That could be excused if the gameplay itself was great.  To me, it's average at best.  It also feels a bit off to me.  Aiming at an enemy's weakpoint felt more frustrating than just shooting them.  Normally in shooters, the head is the go-to weak spot.  Here, it is the red eye of the Monokuma bots.  It's much smaller and harder to hit, but sometimes it would just work, even if I thought it wouldn't hit it.  The slow and not very smooth aiming make it even harder to take advantage of such a necessary mechanic.  The enemies themselves seem to move in slightly odd and unpredictable patterns, making even basic aiming problematic at times.  Plus, when you stop aiming, there is a second where you can't move very quickly, which gets me hit.  It was the biggest problem on some of the game's bosses, since they can cheaply hit you anyway, which just exacerbates the problem.  I did try the game on the Playstation TV in hopes that the Dualshock 3 would be an improvement, but it was a marginal one at best.

Why do I think it is necessary to take advantage of the eye shot?  Well, the ammo you get tends to be low, and you can very easily run out while fighting large groups, which happens a few times per stage.  Ammo rarely drops in the middle of fights, so you are stuck with what you have when it starts.  There are machines you can shoot to get an item, but the items aren't really tailored to your current situation.  I've gotten hearts and batteries when they were full, but I needed ammo.  Or they give you ammo for the next section, not what you need to fill up.

There is one more main gameplay mechanic, namely your second character.  While you mostly play as Komaru, Toko (from the first game) follows you around and helps out.  During battle, you can press the Triangle button and she will taser herself, unleashing her alter ego, Genocide Jack.  She will use her trademark scissors to cut up the enemies, making the game a hack and slash for a few brief moments.  She's fun to use and really helpful because of her invincibility.  It makes sense from a gameplay stance, so I used her for trouble spots (annoying enemies or bosses).  She also gets some impressive super moves, but I rarely needed them.

There are definitely aspects of the game I enjoy.  Several times during the game you come across a Monoku-man arcade machine, that shows you an overhead view of the next section.  These rooms are more puzzle-based, and have a solution that will eliminate all of the enemies at once.  They aren't hard to figure out, as I didn't run across one that took me more than two tries to get perfect.  There are pretty fun, since you wipe out a bunch of Monokumas and get some drops from them.  Also, the different enemy types tend to have weaknesses to either a certain shot or even used themselves as a weapon.  There are bombing Monokumas that can be used to kill others nearby and Ball Monokumas that can be sent rolling back into their friends.  Once you learn them, they tend to be life (and ammo) savers.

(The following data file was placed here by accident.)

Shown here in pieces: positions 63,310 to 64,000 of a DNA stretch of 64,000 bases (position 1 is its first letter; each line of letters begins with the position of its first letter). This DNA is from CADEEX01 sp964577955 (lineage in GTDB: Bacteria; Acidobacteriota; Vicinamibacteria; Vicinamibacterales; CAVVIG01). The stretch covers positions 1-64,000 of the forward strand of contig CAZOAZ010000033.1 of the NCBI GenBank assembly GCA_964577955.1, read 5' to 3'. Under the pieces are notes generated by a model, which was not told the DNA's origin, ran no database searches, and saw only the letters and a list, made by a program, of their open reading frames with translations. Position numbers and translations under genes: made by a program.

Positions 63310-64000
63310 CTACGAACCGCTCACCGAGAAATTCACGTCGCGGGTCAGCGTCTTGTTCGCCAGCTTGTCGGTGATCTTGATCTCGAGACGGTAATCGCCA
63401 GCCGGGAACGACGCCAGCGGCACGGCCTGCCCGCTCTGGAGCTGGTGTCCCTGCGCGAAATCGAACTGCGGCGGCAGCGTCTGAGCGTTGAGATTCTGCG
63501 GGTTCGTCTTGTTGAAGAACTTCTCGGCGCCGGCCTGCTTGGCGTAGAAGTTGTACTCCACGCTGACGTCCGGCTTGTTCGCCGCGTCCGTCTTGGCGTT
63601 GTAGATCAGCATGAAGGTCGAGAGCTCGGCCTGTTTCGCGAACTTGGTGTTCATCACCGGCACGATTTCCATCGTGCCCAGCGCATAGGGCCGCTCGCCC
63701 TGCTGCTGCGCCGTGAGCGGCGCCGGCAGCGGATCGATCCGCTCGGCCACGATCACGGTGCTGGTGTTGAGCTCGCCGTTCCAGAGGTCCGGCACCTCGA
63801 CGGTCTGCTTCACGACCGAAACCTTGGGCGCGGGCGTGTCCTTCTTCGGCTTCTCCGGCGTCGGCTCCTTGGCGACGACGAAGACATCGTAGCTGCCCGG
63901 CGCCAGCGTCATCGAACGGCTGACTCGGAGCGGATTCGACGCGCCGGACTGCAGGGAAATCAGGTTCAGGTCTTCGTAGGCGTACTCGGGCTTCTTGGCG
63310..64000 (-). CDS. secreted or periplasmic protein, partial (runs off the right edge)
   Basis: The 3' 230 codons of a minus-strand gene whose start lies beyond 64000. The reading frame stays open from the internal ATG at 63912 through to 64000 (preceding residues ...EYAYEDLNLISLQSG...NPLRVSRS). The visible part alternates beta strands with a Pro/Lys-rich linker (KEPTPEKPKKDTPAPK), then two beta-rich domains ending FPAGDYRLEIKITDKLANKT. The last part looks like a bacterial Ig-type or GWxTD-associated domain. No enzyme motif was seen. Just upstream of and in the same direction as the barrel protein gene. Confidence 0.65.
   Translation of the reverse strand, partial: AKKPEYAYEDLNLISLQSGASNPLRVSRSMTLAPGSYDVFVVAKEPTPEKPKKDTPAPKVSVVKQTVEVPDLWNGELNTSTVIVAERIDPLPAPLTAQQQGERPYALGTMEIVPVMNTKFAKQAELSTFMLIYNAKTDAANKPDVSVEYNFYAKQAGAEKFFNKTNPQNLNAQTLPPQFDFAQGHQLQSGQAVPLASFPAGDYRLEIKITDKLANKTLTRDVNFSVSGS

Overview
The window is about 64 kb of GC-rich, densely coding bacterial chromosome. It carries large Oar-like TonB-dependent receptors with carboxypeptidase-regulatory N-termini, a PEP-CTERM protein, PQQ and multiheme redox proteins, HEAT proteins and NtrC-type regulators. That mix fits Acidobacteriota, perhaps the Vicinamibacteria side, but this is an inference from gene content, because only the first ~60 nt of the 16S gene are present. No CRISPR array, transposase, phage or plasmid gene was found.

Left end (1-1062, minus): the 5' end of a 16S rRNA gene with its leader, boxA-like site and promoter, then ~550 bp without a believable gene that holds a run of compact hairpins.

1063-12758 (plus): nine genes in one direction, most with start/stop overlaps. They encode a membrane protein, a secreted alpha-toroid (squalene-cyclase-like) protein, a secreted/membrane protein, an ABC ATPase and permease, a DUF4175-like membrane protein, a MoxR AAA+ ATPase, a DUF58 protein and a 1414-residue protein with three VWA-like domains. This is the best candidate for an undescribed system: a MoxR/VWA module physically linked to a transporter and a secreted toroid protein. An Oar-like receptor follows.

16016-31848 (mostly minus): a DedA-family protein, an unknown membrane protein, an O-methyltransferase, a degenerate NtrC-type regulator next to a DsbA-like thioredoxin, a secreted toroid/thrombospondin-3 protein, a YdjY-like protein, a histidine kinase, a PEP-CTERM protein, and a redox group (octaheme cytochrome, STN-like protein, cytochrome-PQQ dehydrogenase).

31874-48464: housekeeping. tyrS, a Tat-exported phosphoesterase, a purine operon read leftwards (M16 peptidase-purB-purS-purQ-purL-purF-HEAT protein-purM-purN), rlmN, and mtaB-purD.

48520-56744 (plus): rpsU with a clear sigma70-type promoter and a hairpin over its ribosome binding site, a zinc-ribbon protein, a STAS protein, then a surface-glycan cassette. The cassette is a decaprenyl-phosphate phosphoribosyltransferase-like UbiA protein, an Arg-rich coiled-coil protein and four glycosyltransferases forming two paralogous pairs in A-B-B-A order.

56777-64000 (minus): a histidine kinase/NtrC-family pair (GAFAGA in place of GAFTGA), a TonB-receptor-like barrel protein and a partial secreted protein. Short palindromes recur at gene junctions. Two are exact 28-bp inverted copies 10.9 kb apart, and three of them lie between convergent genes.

Each chapter is longer than I would have thought.  There are five total, and each takes about 3 to 5 hours.  It's a good length for the main story, especially for a third-person shooter, but doesn't have much replay after that.  Most of the replay will come from trying to get the collectibles or trophy hunting.  I only ran across one bug during my playtime, and it only caused me to have to retry a section.  This does count against you at the end of the stage, but only one retry won't make you miss the highest grade, so it wasn't too bad.  Annoying, though.

While it's not a bad game, I was a bit disappointed in Danganronpa Another Episode.  The shooter elements don't feel right and the large chunks of story break up the action too frequently.  I appreciate that they tried something different with the universe, but they should have taken the genre into account and played to its strengths.  While I don't think making a generic third person shooter and slapping a Danganronpa skin over it would be a masterful game, it would be an improvement here.  Overall the game is ok, and fans of the Danganronpa universe will likely play it, but those are the only people I would recommend trying out Ultra Despair Girls.  If you want to get into the series to see what it is all about, I would heartily recommend starting at the beginning with the first game.

Friday, September 18, 2015

Summer Gaming 2015 Wrap-up

Since it's around the time where summer ends (my kids have gone back to school but I haven't), I figured I should wrap up my summer gaming to see what I actually played some of.  Sadly, I didn't do as much as I had planned to, mostly thanks to having so much stuff to review.  So, I guess not that sad, since it's good to be so busy with official reviews!  On to the wrap-up:

Sly Cooper: Thieves in Time
It definitely reminds me of the previous entries in the series.  I kind of liked the three original games, but didn't finish any of them.  I kind of get tired of them at some point.  Thieves in Time had the nice aspect of having you use different heroes at different times.  I think one of the other games had that too, and it's pretty cool.  I don't know if I'll play it much more, but I could easily go back to it at some point.

Front Mission Evolved